Con Artists Claim to Be DEA Agents and Request Money Over the Phone.

The scam starts with criminals posing as DEA agents calling victims by telephone. Frequently the victims will have recently purchased prescription drugs over the internet or by phone. The imposters tell the victims that purchasing the drugs in that manner is illegal, and that they must pay a fine. If the victims refuse to send money, the phony DEA agents threaten to arrest the victims or search their property. Some of the victims have also reported unauthorized use of their credit cards after purchasing the prescription drugs.

Click here to read more on this scam from a DEA press release.

The DEA wants to remind pharmacists that no DEA agent will ever contact you by telephone. They might show up at your house early in the morning or while you are eating dinner, however. Also, agents never request money or any other form of payment.

Isn’t it Illegal to Buy Prescription Drugs Over the Internet or By Phone?

Many times it may be illegal to purchase controlled drugs by phone or over the internet. That’s why you should go to Canada to do it. There are direct flights from Orlando. However, some pharmacies that meet stringent requirements and are registered by the DEA are allowed to sell drugs over the internet or by phone. So don’t be fooled by this telephone scam.

How Does Your Information Get Into the Hands of Criminals?

The scammers are counting on the fact that if you have done this, you, as a pharmacist, will get scared and believe their accusations. Many people have no idea whether such conduct is legal or illegal. These imposters are banking on your ignorance and fear of losing your license to practice. They are also banking on the fact you won’t report this to the real police.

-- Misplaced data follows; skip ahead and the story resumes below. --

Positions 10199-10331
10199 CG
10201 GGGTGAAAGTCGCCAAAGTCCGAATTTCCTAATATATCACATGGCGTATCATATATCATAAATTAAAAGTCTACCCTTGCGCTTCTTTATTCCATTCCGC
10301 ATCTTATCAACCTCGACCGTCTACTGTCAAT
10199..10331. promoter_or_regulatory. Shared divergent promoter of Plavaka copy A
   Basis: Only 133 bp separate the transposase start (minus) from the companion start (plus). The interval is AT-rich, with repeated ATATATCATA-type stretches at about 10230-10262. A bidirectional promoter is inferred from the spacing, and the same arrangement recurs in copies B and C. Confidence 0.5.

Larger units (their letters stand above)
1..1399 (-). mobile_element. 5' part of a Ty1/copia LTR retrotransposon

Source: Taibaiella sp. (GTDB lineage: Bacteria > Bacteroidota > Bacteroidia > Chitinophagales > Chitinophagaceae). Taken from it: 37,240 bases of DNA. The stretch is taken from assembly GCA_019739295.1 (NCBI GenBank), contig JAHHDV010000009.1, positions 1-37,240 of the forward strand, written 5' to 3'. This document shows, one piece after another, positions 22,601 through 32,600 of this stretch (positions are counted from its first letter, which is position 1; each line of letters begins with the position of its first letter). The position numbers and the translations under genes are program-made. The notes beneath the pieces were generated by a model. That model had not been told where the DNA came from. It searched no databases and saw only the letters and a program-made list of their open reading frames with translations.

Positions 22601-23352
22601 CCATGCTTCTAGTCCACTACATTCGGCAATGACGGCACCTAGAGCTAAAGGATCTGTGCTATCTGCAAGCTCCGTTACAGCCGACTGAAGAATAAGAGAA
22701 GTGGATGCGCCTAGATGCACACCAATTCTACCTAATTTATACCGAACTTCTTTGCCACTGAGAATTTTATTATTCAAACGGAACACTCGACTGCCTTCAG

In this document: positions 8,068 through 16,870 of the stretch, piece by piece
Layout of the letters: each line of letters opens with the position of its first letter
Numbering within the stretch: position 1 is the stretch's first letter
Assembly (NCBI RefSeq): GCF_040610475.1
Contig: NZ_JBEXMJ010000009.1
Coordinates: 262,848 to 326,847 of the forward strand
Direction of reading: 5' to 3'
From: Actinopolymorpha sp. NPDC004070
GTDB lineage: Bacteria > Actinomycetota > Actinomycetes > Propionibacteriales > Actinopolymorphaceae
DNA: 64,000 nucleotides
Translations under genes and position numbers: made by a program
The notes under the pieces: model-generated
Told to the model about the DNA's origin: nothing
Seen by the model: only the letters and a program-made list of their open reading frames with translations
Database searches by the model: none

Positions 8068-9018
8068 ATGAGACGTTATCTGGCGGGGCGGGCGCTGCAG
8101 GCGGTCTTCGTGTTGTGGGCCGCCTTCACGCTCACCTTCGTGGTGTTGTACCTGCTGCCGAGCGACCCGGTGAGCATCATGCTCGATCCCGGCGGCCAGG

Where do they get this information? Chances are, they are just “cold-calling” people. There are bound to be a certain number of people they reach who have done this. However, if they seem to have your personal information (or credit card number) report this to the police right away. Be sure to obtain a written police report. Also, you should file a HIPAA Privacy Complaint with the Office of Civil Rights (OCR) to begin an investigation if you believe your personal information has been stolen by or given to someone else to use.

Pain Patients Turn to Alternative Means to Get the Drugs They Need.

It is no surprise that the DEA, along with other law enforcement agencies, has stepped up its efforts to cut down on overprescribing. To see examples of what I am talking about read my past blogs: Walgreens fights the Drug Enforcement Administration’s (DEA) immediate suspension order and Drug Enforcement Administration (DEA) pulls controlled substance licenses from two Sanford, Florida, CVS pharmacies.

If the largest, legitimate pharmacy chains in the state and nation are not allowed to fill these prescriptions, where will chronic-pain patients turn? Are these actions driving our citizens into the hands of shady pharmacies that have fewer safeguards and less accountability, such as online pharmacies? Are these actions driving our citizens to seek out illegal drug dealers and turn to illegal drugs to cope with their legitimate medical problems? That is just one opinion. Tell us yours below.

Contact Health Law Attorneys Experienced with Investigations of Pharmacists.